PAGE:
Trucks line up for frack sand

FAIRFIELD – Fracking sand was in demand as trucks lined up Tuesday at the Buckeye Transfer Realty facility on Esterly Drive in Fairfield Township in Columbiana County.

The new full-service oil and gas center is located just off state Route 11 at the former National Refractories site and expects to ramp up and deliver 25,000 to 30,000 tons of frack sand a month soon, possibly beginning in March.

Buckeye Transfer deals exclusively with Sandtrol to provide three grades of frack sand to customers, and action picked up about two weeks ago as the emerging shale boom continues gathering steam.

Owner Jerry Stoneburner first envisioned a truck-to-rail oil and gas transfer station for the 95-acre site, but it is quickly emerging into a full-service logistical supply depot for the drilling companies.

The linchpin is the facility’s location that is crossed by a major east-west railroad and north-south interstate highway.

Stoneburner said he expects to see a frack-water recycling facility installed on the property along with the truck-to-rail oil and gas transfer and has talked about storing an inventory of pipe on the grounds.

On Tuesday afternoon, semis pulling three-compartment pneumatic tankers were pulling into the facility, drawing up the to the scales for empty-weight readings before proceeding to the north side, where a line of railcars filled with Sandtrol frack sand stood behind two RBT (rail-barge-truck) mobile conveyors.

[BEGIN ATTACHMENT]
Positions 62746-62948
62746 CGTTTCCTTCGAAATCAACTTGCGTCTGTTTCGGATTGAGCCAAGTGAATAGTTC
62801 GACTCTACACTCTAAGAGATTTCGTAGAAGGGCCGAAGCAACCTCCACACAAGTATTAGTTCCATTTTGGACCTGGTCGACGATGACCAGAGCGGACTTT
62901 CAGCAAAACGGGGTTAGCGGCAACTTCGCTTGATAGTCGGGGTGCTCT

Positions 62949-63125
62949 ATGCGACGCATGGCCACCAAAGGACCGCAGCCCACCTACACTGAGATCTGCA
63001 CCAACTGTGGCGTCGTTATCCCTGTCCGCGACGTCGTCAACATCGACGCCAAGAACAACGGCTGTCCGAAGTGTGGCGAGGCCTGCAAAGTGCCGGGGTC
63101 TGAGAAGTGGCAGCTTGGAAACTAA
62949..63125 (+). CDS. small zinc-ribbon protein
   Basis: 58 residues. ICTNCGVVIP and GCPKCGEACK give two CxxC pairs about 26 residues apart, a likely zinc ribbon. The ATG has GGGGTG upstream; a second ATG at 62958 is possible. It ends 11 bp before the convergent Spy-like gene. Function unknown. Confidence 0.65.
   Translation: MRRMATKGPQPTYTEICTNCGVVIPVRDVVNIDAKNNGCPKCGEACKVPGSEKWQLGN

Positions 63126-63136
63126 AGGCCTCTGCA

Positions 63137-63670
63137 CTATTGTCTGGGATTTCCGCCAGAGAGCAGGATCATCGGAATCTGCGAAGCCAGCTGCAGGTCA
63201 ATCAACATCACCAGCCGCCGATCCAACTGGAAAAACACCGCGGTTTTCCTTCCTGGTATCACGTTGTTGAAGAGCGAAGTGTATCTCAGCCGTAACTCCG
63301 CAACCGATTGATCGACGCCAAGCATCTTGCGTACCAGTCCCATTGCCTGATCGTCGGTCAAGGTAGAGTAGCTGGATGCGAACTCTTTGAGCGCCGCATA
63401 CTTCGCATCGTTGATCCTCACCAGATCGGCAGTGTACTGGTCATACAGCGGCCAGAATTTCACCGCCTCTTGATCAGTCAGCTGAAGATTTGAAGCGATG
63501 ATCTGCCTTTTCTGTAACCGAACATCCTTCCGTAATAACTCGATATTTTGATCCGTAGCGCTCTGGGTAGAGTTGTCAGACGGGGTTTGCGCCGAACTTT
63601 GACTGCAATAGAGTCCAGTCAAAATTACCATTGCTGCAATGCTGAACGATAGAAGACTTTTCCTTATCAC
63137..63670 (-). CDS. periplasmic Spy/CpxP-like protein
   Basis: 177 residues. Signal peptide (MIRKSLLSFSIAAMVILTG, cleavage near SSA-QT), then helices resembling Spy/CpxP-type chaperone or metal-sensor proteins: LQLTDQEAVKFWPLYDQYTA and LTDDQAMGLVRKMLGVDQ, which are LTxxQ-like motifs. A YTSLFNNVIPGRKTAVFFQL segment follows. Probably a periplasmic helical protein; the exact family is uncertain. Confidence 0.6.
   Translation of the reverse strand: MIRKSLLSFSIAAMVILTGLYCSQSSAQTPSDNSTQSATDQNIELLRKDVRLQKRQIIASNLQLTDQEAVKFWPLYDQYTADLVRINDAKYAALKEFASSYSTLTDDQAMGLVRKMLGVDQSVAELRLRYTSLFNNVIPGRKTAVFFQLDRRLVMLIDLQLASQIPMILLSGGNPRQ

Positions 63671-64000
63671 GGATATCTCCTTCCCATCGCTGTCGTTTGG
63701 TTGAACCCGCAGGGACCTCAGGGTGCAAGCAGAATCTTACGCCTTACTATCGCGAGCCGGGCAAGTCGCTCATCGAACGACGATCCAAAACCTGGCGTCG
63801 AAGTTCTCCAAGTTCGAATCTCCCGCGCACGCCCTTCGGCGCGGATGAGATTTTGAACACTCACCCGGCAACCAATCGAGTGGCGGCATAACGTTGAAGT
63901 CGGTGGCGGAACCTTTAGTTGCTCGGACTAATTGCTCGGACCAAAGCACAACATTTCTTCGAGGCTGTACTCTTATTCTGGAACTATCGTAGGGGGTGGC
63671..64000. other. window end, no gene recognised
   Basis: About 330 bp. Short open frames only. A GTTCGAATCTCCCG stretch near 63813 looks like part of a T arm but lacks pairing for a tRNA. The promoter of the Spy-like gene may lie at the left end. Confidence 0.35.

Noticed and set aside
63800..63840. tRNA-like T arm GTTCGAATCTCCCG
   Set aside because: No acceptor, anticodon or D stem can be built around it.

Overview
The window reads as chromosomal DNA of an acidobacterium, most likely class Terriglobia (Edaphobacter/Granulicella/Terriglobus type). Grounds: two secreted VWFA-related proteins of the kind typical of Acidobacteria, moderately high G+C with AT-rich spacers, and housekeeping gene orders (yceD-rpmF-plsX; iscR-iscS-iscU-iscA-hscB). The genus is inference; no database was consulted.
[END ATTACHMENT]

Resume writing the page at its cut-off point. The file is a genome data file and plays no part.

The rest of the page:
Buckeye Transfer has four of the RBT units that transfer sand from bottom ports in the railcars, feed it up a conveyer and into the top opening of the tankers.

The entire system is enclosed, sealing off the specially processed frack sand from outside elements.

One truck after another checked in at the scales before taking a spot in line as operator Chad Hughes, and another further down the line, guided the drivers to precise points under the RBTs.

Once the trucks were positioned, the operators climbed walkways to the top of the conveyor and attached the ends to the openings atop the tank.

Minutes later sand, flowing at about 100 tons an hour was delivered up conveyors geared to a 250-ton an hour capability.

Stoneburner said that for now they keep it around 100 tons an hour and the trucks are filled in roughly 15 to 20 minutes.

Shields writes for the Salem News.